Biography

Pavlos Eleftheriadis is Professor of Public Law at the University of Oxford. 

He specialises in public law, European Union law and jurisprudence. His books include Legal Rights (Oxford University Press, 2008) and A Union of Peoples: Europe as a Community of Principle (Oxford University Press, 2020). He is also the co-editor (with Julie Dickson) of the collection of essays The Philosophical Foundations of European Union Law (Oxford University Press, 2012). He has been a Fellow of Mansfield College, Oxford since 2003.  

He was educated at the University of Athens (BA, 1990) and the University of Cambridge (LLM, 1991, PhD, 1995). He was a visiting professor of law at Columbia Law School (2001), a visiting scholar at the University of Toronto (2012), and a Distinguished Global Fellow in Residence at Boston College (2013).

He is a barrister in England and Wales and practises before the English courts in public law, environmental law, EU law and human rights from Francis Taylor Building in the Temple. Some of his recent cases involved challenging the Brexit process on constitutional grounds, including the case of Wilson v Prime Minister [2019] EWCA Civ 304.  

He occasionally writes on constitutional, legal and general European political issues for the press. His articles have been published by the Financial Times, the Wall Street Journal, the Telegraph and the Greek newspaper 'To Vima', as well as the legal blog 'Verfassungsblog'.

His currents research interests include: 

  • climate change, sustainability and the law 
  • constitutional fundamentals 
  • the idea of a 'civil condition' in Kant 
  • ethical ideals and political institutions

An interview on climate change and planning law with Lexis Nexis is here.

His interview on the requirement for a new referendum on Brexit with Debating Europe, is here

The BBC's discussion of his argument on a second refrendum is here.

You can follow him on twitter at @PEleftheriadis. 

 

Publications

Recent additions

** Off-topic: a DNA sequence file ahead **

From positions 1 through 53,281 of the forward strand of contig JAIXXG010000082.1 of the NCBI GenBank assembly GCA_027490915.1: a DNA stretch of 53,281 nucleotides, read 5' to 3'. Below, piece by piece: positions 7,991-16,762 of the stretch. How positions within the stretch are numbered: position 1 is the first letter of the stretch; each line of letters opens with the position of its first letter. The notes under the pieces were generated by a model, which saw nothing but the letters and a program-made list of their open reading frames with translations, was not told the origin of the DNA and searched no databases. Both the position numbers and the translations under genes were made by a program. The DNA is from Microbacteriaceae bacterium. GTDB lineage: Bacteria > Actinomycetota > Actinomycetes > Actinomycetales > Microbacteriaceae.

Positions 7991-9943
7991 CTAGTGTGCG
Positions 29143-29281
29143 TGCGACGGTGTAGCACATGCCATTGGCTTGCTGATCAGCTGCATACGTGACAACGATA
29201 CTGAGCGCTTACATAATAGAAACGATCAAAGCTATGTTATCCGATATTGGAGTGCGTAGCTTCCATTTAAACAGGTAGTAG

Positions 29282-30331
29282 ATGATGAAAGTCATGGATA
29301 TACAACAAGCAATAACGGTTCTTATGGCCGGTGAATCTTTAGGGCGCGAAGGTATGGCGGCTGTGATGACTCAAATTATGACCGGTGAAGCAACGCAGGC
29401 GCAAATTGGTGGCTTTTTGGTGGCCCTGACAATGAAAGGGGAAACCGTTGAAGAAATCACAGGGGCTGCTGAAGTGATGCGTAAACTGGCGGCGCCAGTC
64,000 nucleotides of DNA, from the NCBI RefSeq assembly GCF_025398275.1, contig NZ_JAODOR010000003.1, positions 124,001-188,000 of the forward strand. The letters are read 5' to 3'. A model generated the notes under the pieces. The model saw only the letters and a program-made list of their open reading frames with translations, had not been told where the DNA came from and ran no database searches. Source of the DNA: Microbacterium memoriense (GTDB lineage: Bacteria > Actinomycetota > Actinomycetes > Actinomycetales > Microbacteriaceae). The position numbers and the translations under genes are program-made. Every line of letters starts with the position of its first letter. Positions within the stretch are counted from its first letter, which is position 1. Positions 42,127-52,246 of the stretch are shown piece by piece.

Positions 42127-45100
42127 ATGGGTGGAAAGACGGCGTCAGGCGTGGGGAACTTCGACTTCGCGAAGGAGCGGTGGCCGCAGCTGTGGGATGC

• P Eleftheriadis, 'Natural Reason and the Ethical Foundations of European Law ' (2021) Revue Européenne du Droit forthcoming
    Most defences of the European Union are consequentialist. They say that for this or that reason the EU serves interests in prosperity or security. The most common attack on the European Union, however, is not consequentialist but based on a constitutional theory of ‘popular sovereignty’. If you believe that popular sovereignty is the ground of a constitutional order, you may find the European Union’s claims to have a say on domestic government questionable. This criticism is very effective because political institutions are normally justified on the basis of ideas of right and wrong, not on their potential consequences. Nevertheless, the ‘popular sovereignty’ argument against the EU is the result of a serious misconception about the nature of constitutions. I sketch here an alternative argument, which explains the legitimacy of transnational institutions and the European Union on the basis of constitutional justice and equal citizenship. The argument continues a long – and in my view fruitful – tradition of legal scholarship, which defends the constitution and the ideal of the rule of law not merely on the value of procedures but also on the basis of ‘natural reason’.